Cops Stage Intervention
During Crook-aholic’s Spree
If you’re a thief, it’s humiliating enough to get caught in the first place. But to be arrested three times in two weeks, as one suspect was recently, ought to be enough to send any self-respecting crook into therapy.
“That guy was arrested an inordinate number of times,” explained Deputy Inspector James Rogers, the 19th Precinct’s commanding officer.
The most recent incident occurred on Nov. 10, after a 39-year-old woman returned to her East 69th Street apartment only to discover the burglar leaving with over $50,000 worth of her jewelry under his arm, including a $13,000 Bulgari watch, three Cartier rings worth $15,000, $9,000 and $8,000 respectively, and a $4,500 Van Cleef watch.
The woman asked the crook how he got into her apartment-and when he apparently failed to come up with a suitable answer, started to follow him up the street, since she didn’t recognize him as a friend or family member. That’s when he dropped a box containing some of her valuables, persuading her not to give chase, and fled in an unknown direction.
A canvass of the area yielded negative results, but the woman had gotten a good enough look at the burglar during their encounter that she was able to positively identify him from a photo array at the 19th Precinct station house.
Once she did, the cops recognized the crook too; they’d arrested him twice in the preceding week-once on Halloween, while he was in the act of committing a burglary in the East 80’s, and once the previous Monday, Oct. 27, for “blocking pedestrian flow.” (“He was arrested for sleeping on the sidewalk,” Deputy Inspector Rogers said, translating the penal code into plain English.)
After the perp’s East 69th Street victim spotted him in the photo array, the cops knew just where to go to re-arrest him. He’d apparently been released after his Halloween arrest due to the kindness of the city’s judiciary. “After he was arrested in the act of committing a burglary, he went right back to his old tricks,” Inspector Rogers stated.
“Officer Hicks found him uptown on the street,” the inspector added, referring to Police Officer Neil Hicks, a member of the 19th Precinct anti-crime unit. “He’s been arrested eight times in this precinct for burglary since 1993.”
If At First You
November was a good month, it turns out, for locking up repeat offenders. Around 7:30 a.m. on Nov. 11, the cops got a call about a suspect breaking into cars on 86th Street and First Avenue.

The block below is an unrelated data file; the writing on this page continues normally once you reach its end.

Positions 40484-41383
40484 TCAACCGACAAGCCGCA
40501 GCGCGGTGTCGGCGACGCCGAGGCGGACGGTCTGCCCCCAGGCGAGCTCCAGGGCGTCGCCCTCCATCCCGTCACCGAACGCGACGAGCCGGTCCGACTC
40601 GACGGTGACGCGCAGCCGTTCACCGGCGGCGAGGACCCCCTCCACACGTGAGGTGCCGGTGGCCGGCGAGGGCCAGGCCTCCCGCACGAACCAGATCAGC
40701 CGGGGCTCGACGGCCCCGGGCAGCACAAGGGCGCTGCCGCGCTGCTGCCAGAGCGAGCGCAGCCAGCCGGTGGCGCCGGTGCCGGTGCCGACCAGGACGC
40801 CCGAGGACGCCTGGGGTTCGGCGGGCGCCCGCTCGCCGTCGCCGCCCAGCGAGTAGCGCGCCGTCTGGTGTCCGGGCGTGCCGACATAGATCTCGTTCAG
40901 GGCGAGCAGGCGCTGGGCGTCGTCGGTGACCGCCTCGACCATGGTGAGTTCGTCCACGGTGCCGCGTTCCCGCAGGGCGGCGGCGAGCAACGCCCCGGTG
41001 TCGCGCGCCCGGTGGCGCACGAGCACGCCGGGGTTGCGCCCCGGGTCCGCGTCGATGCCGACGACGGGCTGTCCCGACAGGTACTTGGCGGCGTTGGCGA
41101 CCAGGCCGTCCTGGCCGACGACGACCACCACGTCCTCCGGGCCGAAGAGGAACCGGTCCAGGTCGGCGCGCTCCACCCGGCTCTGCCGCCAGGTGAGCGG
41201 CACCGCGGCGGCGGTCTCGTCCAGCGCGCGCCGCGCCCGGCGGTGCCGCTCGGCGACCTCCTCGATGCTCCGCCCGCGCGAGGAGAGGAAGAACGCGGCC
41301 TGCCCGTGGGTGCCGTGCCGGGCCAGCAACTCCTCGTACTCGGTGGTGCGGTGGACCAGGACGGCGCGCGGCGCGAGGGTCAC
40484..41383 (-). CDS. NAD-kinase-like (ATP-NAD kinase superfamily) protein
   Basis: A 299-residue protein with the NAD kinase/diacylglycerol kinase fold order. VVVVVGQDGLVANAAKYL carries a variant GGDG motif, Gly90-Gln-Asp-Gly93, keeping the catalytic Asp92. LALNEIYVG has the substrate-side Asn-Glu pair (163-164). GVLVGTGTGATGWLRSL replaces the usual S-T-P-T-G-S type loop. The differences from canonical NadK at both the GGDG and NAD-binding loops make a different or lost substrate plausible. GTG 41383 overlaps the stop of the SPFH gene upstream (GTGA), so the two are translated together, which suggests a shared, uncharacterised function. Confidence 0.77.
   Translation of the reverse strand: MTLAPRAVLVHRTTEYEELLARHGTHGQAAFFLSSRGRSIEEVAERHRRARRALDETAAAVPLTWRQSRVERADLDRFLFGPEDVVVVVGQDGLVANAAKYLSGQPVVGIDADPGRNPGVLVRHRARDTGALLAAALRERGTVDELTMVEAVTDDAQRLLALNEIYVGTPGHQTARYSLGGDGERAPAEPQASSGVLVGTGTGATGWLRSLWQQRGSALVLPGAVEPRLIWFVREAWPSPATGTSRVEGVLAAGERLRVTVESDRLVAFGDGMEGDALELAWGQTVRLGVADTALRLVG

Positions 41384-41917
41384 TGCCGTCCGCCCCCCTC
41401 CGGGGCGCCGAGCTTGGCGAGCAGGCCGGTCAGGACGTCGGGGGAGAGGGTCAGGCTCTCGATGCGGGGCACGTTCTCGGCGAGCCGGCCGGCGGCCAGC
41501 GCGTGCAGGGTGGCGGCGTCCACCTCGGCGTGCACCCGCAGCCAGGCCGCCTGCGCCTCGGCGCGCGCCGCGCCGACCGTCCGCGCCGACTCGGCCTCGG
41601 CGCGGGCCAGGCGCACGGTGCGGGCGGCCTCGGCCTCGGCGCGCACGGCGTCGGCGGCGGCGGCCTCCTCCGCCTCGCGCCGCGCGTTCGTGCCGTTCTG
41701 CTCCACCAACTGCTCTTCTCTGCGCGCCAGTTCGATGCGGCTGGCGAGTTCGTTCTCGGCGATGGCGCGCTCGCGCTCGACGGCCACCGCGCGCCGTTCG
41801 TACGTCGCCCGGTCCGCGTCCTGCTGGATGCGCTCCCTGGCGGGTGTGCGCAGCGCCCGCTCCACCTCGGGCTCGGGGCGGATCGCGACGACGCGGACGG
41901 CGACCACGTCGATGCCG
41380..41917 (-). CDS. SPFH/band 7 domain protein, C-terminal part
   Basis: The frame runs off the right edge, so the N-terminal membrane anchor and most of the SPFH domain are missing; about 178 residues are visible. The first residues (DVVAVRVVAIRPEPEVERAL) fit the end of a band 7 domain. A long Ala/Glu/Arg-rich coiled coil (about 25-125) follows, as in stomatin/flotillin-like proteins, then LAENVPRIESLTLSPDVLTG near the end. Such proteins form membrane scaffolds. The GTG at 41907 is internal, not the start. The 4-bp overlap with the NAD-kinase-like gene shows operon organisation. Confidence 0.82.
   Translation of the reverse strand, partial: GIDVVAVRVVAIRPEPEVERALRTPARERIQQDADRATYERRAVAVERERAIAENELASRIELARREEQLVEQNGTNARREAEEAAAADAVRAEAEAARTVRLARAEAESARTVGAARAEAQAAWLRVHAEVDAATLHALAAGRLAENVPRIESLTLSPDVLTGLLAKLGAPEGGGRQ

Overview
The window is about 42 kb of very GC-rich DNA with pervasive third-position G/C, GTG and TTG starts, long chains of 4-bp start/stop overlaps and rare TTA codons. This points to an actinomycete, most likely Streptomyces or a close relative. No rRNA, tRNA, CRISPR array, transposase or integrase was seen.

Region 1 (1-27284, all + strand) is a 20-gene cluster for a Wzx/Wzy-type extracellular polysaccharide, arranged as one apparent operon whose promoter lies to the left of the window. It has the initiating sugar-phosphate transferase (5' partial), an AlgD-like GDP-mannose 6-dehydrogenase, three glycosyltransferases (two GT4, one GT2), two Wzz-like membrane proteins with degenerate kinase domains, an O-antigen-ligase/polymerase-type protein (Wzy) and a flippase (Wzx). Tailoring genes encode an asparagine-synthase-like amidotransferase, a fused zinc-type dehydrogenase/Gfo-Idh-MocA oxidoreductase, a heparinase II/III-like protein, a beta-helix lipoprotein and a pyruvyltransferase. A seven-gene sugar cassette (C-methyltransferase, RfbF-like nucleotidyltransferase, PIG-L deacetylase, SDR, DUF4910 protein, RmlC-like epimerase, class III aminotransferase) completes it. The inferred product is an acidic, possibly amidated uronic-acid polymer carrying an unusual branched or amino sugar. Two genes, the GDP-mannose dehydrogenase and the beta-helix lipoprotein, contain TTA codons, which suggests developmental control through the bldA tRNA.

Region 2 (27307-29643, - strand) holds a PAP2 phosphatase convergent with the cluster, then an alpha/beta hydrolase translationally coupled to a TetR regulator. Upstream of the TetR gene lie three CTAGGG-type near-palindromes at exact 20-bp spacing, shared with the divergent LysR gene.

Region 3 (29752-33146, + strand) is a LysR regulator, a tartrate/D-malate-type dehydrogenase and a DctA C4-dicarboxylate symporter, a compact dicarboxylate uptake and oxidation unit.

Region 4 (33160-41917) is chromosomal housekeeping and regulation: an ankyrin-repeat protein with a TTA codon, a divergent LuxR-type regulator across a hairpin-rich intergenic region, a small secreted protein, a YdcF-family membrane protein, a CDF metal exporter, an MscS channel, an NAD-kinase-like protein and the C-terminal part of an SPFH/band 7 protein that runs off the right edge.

“Sal and I roll down the street,” recalled Police Officer Paul Dondorfer of the 19th Precinct anti-crime unit, referring to his colleague, Officer Sal Catapano, “and saw a guy fitting the description-a male with a blue hat, blue jacket and beige pants. We came up on him so quick, he was startled that we caught him,” Officer Dondorfer continued. “The guy is responsible for breaking into over 20 cars in the 19th Precinct.”
In one typical case, committed just the day before, a First Avenue resident returned to his car in the morning-having parked it shortly before midnight the night before-and discovered his driver’s side rear window shattered and his black Swiss Army knife stolen. The suspect had also tried to cut the steering wheel to remove the anti-car-theft device known as the Club and steal the car, but had failed in his efforts and therefore had to make due with the portable cutlery.
When he was arrested by Officers Dondorfer and Catapano, the perp had a knife on him-apparently the Swiss Army knife-as well as CD’s and sunglasses stolen from the cars of other victims. “He’ll either break the glass from the car or he’ll try to pry the window down,” Officer Dondorfer said. “He’d steal whatever he could steal. He’d try to steal the car if he could, but he wasn’t that smart.”
And why would the suspect, a 33-year-old East 85th Street resident, confess to having committed over 20 crimes? “He’s a drug addict,” the cop said. “He doesn’t care. He has 22 prior arrests. He’s not afraid of the system-which is a shame.”
Some of us are under the misguided impression that those in our domestic employ-housekeepers, butlers, baby-sitters-are our friends. That is, until they quit without warning, occasionally without even leaving behind the house keys or a goodbye note.
Even worse is when they steal valuables on the way out, making you wonder what the relationship was all about in the first place. Such appears to be the case with one Park Avenue and 80th Street matron who suddenly found herself without the services of her housekeeper on Nov. 30. Not only that, but the perp had helped herself to $180 in cash before departing.
And this after her boss-who divides her time between Park Avenue and Hong Kong-applied for what she described to the police as a “non-immigrant visa” for her servant. To be fair, the domestic did leave the key to her employer’s Hong Kong residence behind, as well as a note which, under different circumstances, might be construed as good news. “I’m getting married,” the note said.
Ralph Gardner Jr. can be reached at firstname.lastname@example.org.